Michael Brown Memorial on Canfield Drive Burns to Ashes in Early Morning Blaze [UPDATE]


The remnants of the stuffed animal memorial. - COURTESY MARKESE MULL
  • Courtesy Markese Mull
  • The remnants of the stuffed animal memorial.

Update 11 a.m.: Post updated with Ferguson Police Chief Thomas Jackson's statement on the blaze.

Over the past 45 days, since 18-year-old Michael Brown was shot and killed by a police officer on Canfield Drive, a huge memorial of stuffed animals, T-shirts, posters, photographs, cards and other items grew in two places -- in the middle of the street where Brown fell and died, and attached to a nearby electrical pole.

Early this morning, the tree of stuffed animals that sprouted at the pole went up in flames, eventually reducing the giant pile to black ashes.

"You got a lot of upset people right now," said neighborhood resident Markese Mull.

See also: Ferguson Postpones Popular Festival, Residents Blame "Illegal Protesters"

Some of the first responders to the fire. - COURTESY MARKESE MULL
  • Courtesy Markese Mull
  • Some of the first responders to the fire.

The fire is clearly not helping frayed nerves in the neighborhood, and though there are no details yet on the cause, residents were already suspicious that it was set intentionally and angry at the cadre of Ferguson police officers who arrived on the scene first but did not put out the blaze. Ferguson firefighters arrived and ultimately extinguished it.

Update 11 a.m.: Here is the statement from Chief Jackson:

We're all saddened by the fire that was reported at one of the Michael Brown Memorials this morning and are trying to obtain as much information as possible to determine what happened. At this time the cause is unknown.

To anyone who believes we didn't do everything in our power to put this fire out I want to apologize and let you know that was not the case. Some of our police cars are equipped with an emergency kit that includes a fire extinguisher and Sgt. (Harry) Dilworth was first on the scene and attempted to put the fire out but couldn't so he alerted the Fire Department and they ultimately put out the fire.

Anyone who has any information or videos please reach out to us as this will help as we investigate this incident.

A spokesman for the city clarified that Sargent Dilworth had a fire extinguisher and tried to put out the flames that way. Mull confirmed to Daily RFT earlier this morning that he did witness one officer attempting to put out the fire.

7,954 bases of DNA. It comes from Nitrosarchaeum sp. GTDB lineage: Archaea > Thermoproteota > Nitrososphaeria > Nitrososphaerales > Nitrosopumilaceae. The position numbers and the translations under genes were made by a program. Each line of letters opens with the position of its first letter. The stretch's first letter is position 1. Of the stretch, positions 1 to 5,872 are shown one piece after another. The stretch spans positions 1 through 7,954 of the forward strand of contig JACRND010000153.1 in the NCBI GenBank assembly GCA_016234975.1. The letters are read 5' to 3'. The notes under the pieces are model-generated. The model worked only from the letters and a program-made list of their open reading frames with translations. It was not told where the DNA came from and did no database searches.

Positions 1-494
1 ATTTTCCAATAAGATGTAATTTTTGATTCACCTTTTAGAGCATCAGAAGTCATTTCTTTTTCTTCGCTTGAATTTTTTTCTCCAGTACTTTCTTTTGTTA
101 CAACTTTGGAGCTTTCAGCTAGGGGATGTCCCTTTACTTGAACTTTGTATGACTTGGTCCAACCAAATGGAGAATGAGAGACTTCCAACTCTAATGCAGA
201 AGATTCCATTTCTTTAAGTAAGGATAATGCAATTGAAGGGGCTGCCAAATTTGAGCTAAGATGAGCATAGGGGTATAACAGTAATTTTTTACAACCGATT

Piaget Crenshaw, one of the key witnesses to the actual shooting of Brown, posted this video shot from her Canfield Drive apartment balcony:

"Who would do some shit like that?" she said on the video.

Mull, who knew Brown and his family, said people in the neighborhood are already assuming this was arson and dismissed the idea that the flames could have ignited from one of the candles that are sometimes seen at the memorials.

"The candles are usually lit in the middle of the street at night time and they're usually put out," he told Daily RFT. "It's usually some watchers out there putting it out. The watchers usually go in at a certain time."

A photo Daily RFT snapped on September 9 does show candles placed at the bottom of the memorial, though they were unlit:

The memorial on September 9, 2014. - JESSICA LUSSENHOP
  • Jessica Lussenhop
  • The memorial on September 9, 2014.

Other media reports showed candles in the smoldering debris:

We reached out to city of Ferguson spokesman Devin James for the latest on the fire and the investigation, he said that Police Chief Thomas Jackson is currently on the scene and it's too early to say what could have caused the blaze. We asked specifically if the police officers who arrived first are permitted to put out a fire before the arrival of the fire department, he says he'll get back to us with those answers.

Despite the anger and frustration, neighbors are already rebuilding the memorial, bringing out new signs and toys. Scroll down for more images, and updates to this breaking story are still coming. Stay tuned.

  • Courtesy Markese Mull
  • Courtesy Markese Mull

Email the author at [email protected].

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